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Working on a low intensity user registration script. In the error checking portion of the script (which effectively just checks to make sure the fields aren't left blank), the "addressError" function works without any problems at all.

But if I try to create errors in any other field, the script times out. Hopefully someone can see what it is that I'm missing?

What Works:

def check_address(user, formdata):
        if formdata.has_key("streetAddress") and formdata["streetAddress"].value != "":
                streetAddress = formdata["streetAddress"].value
                return streetAddress
                addressError(user, formdata)

def addressError(user, formdata):
        feedback = {"blank_address" : "Please enter a valid street address! We won't mail you anything you don't order. Promise."}
        stepTwoError(user, formdata, "blank_address", feedback)

What Doesn't Work:

def check_city(user, formdata):
        if formdata.has_key("city") and formdata["city"].value != "":
                city = formdata["city"].value
                return city
                cityError(user, formdata)

def cityError(user, formdata):
        feedback = {"blank_city" : "Please enter a city!"}
        stepTwoError(user, formdata, "blank_city", feedback)

def check_state(user, formdata):
        if formdata.has_key("state") and formdata["state"].value != "":
                state = formdata["state"].value
                return state
                stateError(user, formdata)

def stateError(user, formdata):
        feedback = {"blank_state" : "Please enter a state!"}
        stepTwoError(user, formdata, "blank_state", feedback)

EDIT: Code that Calls these methods:

def get_stepTwoData(user, formdata):
        firstName, lastName = check_name(user, formdata)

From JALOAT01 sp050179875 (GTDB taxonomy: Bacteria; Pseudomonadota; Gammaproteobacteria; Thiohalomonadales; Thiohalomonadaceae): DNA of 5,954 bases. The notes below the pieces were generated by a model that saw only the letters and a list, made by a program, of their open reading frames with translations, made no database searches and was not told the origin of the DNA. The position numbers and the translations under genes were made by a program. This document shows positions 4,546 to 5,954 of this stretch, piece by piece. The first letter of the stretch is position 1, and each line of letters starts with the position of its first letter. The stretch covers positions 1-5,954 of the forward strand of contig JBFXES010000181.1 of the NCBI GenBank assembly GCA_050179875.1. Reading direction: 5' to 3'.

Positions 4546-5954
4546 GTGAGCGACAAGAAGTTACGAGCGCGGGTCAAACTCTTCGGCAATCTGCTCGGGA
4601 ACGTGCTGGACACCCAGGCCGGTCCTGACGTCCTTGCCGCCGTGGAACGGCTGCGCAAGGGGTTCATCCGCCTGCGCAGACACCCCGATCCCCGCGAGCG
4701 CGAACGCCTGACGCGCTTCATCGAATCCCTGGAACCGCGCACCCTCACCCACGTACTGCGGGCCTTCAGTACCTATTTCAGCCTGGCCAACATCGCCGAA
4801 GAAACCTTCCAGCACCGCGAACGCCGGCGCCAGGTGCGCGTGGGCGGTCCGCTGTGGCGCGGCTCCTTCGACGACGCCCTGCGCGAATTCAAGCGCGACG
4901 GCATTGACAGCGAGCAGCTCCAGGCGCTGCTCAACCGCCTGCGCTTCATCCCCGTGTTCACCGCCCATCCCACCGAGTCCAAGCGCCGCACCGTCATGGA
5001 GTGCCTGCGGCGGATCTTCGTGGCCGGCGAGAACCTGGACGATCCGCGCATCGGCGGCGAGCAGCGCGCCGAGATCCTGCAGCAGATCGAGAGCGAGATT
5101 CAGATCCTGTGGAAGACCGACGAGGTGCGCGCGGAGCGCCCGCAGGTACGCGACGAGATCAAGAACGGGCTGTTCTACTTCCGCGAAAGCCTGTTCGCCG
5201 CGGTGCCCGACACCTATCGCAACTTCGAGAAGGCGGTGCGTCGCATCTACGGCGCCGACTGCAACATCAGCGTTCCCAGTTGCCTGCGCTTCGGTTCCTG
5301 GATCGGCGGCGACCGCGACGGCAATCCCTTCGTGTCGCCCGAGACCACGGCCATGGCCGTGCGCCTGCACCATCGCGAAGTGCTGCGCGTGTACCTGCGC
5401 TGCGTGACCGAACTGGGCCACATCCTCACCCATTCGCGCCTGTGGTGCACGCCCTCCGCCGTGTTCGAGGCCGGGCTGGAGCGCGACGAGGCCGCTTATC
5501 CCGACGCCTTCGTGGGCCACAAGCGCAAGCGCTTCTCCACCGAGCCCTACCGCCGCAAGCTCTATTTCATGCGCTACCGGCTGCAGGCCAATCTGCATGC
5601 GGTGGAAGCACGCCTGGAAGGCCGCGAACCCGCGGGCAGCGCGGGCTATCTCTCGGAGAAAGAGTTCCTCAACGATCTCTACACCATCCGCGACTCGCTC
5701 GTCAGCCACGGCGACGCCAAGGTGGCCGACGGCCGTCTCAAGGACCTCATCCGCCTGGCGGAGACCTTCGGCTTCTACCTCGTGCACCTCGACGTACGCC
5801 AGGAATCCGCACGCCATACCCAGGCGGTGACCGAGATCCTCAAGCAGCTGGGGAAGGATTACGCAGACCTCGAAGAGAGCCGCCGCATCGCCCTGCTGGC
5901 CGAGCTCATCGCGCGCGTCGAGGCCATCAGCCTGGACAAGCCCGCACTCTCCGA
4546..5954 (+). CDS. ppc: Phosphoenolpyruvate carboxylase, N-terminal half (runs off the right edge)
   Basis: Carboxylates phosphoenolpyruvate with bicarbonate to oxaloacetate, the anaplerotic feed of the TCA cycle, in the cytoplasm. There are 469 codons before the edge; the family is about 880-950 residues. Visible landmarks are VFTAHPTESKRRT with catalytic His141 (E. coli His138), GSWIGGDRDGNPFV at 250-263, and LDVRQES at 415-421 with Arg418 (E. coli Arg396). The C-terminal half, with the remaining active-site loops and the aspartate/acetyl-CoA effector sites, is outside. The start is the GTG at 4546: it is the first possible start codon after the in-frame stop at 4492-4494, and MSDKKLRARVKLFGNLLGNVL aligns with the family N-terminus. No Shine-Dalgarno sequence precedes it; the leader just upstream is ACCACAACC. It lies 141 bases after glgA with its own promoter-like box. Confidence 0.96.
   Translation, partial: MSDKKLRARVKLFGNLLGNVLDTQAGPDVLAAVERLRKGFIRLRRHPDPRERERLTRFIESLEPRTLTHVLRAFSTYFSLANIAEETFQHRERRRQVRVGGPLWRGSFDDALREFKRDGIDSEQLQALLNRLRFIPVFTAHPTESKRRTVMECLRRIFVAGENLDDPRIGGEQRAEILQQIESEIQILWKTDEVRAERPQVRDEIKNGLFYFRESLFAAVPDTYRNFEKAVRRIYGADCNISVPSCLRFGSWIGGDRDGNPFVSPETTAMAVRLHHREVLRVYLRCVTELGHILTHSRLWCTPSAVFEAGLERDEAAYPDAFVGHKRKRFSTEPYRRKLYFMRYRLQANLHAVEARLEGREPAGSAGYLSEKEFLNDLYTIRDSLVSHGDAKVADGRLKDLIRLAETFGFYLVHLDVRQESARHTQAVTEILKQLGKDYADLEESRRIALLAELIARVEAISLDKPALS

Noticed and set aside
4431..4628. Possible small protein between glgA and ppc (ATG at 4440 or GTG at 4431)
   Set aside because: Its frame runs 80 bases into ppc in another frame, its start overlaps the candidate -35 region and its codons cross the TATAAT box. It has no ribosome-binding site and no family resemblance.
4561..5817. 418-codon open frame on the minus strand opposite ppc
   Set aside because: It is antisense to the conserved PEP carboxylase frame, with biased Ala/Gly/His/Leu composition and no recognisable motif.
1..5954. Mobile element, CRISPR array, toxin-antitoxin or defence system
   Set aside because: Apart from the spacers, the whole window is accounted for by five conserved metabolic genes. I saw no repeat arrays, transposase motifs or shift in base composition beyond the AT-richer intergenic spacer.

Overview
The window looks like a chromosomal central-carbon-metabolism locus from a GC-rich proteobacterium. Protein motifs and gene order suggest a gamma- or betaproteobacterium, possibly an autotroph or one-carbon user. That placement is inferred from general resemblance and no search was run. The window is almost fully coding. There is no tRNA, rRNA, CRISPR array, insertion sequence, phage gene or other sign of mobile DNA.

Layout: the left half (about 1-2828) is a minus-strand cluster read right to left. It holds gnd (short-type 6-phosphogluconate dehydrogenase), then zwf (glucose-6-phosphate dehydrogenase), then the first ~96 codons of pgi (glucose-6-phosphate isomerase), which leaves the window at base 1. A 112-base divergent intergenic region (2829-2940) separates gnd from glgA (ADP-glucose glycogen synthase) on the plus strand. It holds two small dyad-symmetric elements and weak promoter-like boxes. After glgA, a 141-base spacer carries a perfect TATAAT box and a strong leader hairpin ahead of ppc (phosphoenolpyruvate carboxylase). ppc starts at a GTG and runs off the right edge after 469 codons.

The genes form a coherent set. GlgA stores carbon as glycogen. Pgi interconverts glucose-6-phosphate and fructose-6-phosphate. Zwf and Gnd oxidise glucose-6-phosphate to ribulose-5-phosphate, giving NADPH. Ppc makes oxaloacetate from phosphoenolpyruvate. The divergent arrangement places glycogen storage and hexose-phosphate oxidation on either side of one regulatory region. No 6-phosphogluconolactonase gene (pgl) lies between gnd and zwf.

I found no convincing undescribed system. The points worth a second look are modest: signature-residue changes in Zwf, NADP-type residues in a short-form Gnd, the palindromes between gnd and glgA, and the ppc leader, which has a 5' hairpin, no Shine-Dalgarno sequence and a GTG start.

streetAddress = check_address(user, formdata)
        city = check_city(user, formdata)
        state = check_state(user, formdata)
        zipCode = check_zipCode(user, formdata)

        return firstName, lastName, streetAddress, city, state, zipCode

and in main:

  if regStep == "2":
                    firstName, lastName, streetAddress, city, state, zipCode = get_stepTwoData(user, formdata)
                    make_step3(user, regStep, firstName, lastName, streetAddress, city, state, zipCode, formdata)

As far as I'm concerned these three blocks are exactly the same, with "address", "state", and "city" used interchangeably. In fact, I could probably write a for function to cover all three of these at once. So why do two of them not work?

(Note: I'm not including the stepTwoError() function because I know that it works, since it works after being called by addressError - since that function doesn't change, i know it works. Therefore I can only assume the problem lies in the blocks posted.)

If I generate data with no errors, the script executes just fine, so I know there's no error in reading the data from the form. All the variables get returned on the next page with no issues.

This has been plaguing me for days. I just don't get it. I hope whatever the problem is will make me feel really stupid due to its simplicity.


EDIT: Okay, the error appears to be in my HTML. I haven't figured out exactly what in the script is causing the error, but in the html all forms are "input type='text' name='[name]'" except the address field, which is "input type = 'text'" - those extra spaces are messing something up, clearly.

Thanks to those who answered patiently, and yes, I did re-write the code to be more conside with less transcription error possibilities.


share|improve this question
Can you post the part of the code that calls these methods? –  ypercube Apr 22 '11 at 10:48
Done. If no errors are generated, everything gets returned without issue. –  Tom Thorogood Apr 22 '11 at 10:58
I don't see any wrong. Are you sure the timeouts are not due to the next step (3) functions? Perhaps make_step3(user, regStep,..) should be make_step3(user, 3,...)? –  ypercube Apr 22 '11 at 11:09